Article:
The Gordian knot
was a famously intricate knot attached to a sacred ox cart in the ancient city of Gordium
, near Ankara in modern-day Turkey.
In 333 BC, Alexander the Great
attempted to untie the knot, but was unable to find the ends of the knot in order to do so. Instead, he is said to have undone the knot using what is now called the Alexandrian solution
, which was to cut the knot in half with his sword.
Although there is good historical evidence that Alexander undid the Gordian knot, sources differ on how he accomplished this. According to some accounts, a more plausible theory is that he undid the knot by first removing the pin around which the knot was tied. This might have exposed the two ends of the knot, making it much easier to untie.
Another possibility is that the Gordian knot did not have
ends, and was a knotted loop instead of a knotted open piece of rope (or, in this case, bark). In other words, the Gordian knot might have been what mathematicians refer to as an unknot
More precisely, an unknot
is a (possibly knotted) closed loop that can be disentangled (i.e., continuously deformed) into a closed loop with no knot in it, without cutting the knot in the process. The branch of mathematics that deals with concepts like these is known as knot theory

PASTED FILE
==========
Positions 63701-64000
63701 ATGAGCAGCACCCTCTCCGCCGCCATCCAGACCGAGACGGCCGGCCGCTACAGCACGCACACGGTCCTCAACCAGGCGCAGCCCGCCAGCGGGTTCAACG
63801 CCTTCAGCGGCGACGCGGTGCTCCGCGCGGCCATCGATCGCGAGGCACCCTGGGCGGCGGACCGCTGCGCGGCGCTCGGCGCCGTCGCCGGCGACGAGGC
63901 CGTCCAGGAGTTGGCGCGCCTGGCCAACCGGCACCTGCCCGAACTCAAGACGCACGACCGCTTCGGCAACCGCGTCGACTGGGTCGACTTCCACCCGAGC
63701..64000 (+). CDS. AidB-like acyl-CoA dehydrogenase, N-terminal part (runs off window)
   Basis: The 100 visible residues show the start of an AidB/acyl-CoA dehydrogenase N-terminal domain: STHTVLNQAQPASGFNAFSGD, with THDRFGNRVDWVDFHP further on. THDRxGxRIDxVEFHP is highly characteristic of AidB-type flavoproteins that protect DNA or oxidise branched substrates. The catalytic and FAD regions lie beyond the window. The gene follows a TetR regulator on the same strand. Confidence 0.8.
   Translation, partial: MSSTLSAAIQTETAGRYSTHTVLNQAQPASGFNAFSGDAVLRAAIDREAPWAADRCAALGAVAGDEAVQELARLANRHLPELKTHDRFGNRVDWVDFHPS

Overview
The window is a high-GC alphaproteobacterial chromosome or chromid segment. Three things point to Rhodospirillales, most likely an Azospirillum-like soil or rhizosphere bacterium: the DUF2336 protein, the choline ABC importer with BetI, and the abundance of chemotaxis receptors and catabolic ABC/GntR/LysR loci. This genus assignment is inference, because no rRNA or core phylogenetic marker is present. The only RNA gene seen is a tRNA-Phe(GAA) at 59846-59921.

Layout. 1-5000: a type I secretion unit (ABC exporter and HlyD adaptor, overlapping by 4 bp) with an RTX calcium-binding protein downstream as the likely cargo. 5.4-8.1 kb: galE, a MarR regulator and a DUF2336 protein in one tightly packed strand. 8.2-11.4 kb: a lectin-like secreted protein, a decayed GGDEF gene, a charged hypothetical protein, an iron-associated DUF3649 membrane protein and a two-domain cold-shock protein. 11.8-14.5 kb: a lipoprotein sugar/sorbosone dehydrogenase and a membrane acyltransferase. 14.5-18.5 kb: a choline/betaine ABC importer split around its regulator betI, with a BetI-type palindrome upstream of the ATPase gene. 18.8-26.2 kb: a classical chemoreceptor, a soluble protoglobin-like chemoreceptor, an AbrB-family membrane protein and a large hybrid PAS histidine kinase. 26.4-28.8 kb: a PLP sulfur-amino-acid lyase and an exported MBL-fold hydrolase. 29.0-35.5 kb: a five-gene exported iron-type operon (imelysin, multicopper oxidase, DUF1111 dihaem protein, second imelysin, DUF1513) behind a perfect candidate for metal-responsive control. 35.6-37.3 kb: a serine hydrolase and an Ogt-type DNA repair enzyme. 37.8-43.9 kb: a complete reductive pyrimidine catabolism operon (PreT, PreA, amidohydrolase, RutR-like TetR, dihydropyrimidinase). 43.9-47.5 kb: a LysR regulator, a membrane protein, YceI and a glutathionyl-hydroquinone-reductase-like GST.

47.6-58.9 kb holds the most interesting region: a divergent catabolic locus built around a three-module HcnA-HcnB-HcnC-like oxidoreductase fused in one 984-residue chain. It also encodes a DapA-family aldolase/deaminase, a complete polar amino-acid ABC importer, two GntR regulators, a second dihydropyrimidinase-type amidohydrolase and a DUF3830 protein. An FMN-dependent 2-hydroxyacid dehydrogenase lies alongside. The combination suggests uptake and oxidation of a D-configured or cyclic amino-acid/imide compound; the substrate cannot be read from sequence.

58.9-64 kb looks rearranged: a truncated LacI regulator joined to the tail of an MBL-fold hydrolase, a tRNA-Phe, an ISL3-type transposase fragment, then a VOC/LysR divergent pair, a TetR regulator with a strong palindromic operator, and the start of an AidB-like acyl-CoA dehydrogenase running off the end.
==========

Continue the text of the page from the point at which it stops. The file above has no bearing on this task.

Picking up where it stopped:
. Knot theory can cast light on scientific applications, for example the ways in which long organic molecules such as DNA can form tight coils.
The animation shows a good example of an unknot. However, the knot in the picture is made out of a very stretchy and almost frictionless material, unlike any material that a physical knot would likely be made out of.
What this means is that there may exist “Gordian” unknots
which can be disentangled to the unknot in theory, but which cannot be disentangled in practice because of physical limitations of the material. Cutting the knot, or altering it in other ways (for example by soaking it) is considered cheating. The unknot in the animation is thought to be an example of such a Gordian unknot, but it seems that nobody has yet proved this rigorously.Relevant links
Wikipedia on the Gordian knot: http://en.wikipedia.org/wiki/Gordian_Knot
Wikipedia on the unknot: http://en.wikipedia.org/wiki/UnknotGordian unknots,
a paper from 2001 by P. Pieranski, S.Przybyl and A. Stasiak: http://arxiv.org/abs/physics/0103080
Animation credit: based on a gif from Piotr Pieranski's
web page: http://etacar.put.poznan.pl/piotr.pieranski/GordianUnknots.html#mathematics #scienceeveryday